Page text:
Hearing continued in excessive force case against Orlando police officer

Peter Delio accused of kneeing man in custody

Local 6: Morning News at 6a
Local 6: Morning News at 6a

ORLANDO, Fla. – A hearing involving an Orlando police officer accused of using excessive force against a man in custody has been continued.

A pretrial hearing for Officer Peter Delio, who faces felony battery charges for allegedly kneeing a man in the stomach while he was handcuffed in a holding cell in August, was scheduled for September 29.

Delio was captured on surveillance video kneeing Robert Liese, who was injured so badly that he had to undergo surgery for a ruptured spleen.

Delio was reprimanded for the conduct and suspended for a week without pay.

After a review of the case, however, the Florida Department of Law Enforcement decided to pursue criminal charges of excessive use of force against Delio.

On Monday, a civil rights group called for the resignations of those behind the most recent case of excessive force leveled against the police department.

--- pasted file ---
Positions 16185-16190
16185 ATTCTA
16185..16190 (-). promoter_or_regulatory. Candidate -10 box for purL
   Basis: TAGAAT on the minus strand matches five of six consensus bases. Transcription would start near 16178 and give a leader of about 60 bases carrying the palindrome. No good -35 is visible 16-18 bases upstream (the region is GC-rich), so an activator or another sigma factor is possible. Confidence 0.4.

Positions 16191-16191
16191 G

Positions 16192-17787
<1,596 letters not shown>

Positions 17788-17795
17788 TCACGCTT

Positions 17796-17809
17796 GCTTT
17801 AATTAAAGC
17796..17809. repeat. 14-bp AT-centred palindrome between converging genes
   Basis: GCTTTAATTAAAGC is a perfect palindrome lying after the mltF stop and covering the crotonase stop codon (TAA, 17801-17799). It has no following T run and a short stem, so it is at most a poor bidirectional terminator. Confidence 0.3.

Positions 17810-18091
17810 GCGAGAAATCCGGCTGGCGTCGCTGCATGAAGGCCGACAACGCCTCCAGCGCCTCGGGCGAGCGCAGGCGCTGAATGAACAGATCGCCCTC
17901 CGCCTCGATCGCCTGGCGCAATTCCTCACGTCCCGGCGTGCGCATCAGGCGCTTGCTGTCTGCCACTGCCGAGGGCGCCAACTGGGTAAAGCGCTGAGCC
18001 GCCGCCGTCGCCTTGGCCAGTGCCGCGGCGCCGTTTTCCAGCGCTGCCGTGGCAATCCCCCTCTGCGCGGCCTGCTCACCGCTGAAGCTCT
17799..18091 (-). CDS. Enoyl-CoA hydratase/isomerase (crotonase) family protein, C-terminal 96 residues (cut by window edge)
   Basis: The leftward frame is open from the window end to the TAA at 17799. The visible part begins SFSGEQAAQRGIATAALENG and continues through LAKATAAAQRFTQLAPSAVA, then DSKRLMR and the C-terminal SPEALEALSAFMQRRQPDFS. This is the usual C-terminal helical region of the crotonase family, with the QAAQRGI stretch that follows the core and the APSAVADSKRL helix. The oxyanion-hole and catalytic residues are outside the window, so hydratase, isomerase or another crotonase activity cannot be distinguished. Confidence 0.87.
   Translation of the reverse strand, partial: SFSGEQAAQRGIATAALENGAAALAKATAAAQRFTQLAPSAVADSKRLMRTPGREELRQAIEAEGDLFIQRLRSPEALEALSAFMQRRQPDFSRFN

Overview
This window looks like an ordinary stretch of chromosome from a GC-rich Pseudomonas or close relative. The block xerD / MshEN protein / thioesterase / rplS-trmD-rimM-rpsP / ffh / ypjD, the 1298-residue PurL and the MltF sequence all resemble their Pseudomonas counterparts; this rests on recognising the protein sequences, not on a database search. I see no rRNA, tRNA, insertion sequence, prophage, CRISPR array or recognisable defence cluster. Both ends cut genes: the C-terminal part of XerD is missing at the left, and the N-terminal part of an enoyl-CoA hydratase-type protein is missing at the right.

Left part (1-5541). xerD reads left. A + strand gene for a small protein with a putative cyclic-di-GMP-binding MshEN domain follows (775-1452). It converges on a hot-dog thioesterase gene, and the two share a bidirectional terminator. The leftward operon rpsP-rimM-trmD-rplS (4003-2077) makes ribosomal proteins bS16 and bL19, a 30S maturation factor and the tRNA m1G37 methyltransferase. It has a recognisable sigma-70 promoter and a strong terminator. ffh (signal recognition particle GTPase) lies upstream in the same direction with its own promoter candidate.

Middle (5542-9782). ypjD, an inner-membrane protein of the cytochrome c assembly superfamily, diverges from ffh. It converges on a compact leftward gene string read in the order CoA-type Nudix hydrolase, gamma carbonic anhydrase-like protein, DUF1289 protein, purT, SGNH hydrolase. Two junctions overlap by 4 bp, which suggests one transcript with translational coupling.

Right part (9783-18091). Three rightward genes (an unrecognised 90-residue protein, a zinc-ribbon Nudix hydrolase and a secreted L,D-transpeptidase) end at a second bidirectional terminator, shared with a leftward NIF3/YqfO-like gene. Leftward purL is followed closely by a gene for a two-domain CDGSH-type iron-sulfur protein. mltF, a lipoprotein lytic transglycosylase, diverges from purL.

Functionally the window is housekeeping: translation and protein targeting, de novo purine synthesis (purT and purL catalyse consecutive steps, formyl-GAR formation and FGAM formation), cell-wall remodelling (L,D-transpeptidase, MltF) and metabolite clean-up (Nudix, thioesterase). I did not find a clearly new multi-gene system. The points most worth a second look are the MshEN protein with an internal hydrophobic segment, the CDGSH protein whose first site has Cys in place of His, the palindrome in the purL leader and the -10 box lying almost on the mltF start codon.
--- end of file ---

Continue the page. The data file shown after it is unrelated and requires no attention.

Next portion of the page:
On June 4, a witness recorded the arrest of Noel Carter, 30, of Hollywood, on his cellphone near the corner of Orange Avenue and Colonial Drive.  The video shows Orlando police Officer David Cruz repeatedly kick Carter as he sat on the ground.  It also shows Officer Charles Mays use a stun gun on Carter.

The officers said Carter was intoxicated and wasn't cooperating.

The officers were cleared of any wrongdoing in a departmental review but were assigned to desk duty.

Carter's attorney, Natalie Jackson, addressed the Orlando City Council meeting to ask the council to terminate the two officers involved in the incident.

The National Action Network called on the city council to seek out the resignation of Orlando Police Chief John Mina.

When asked if he would resign his position, Mina said he had no intentions of leaving the department.

Mina defended his officers and the department, explaining "excessive force" complaints are down 10 percent from last year.

Mina said the University of Central Florida will be conducting a study on the use of force within the Orlando Police Department.

The June 4 incident was not caught on police body cams, as neither officer was wearing one.  Coincidentally, the Orlando City Council on Monday approved a measure seeking funding for more police body cameras.

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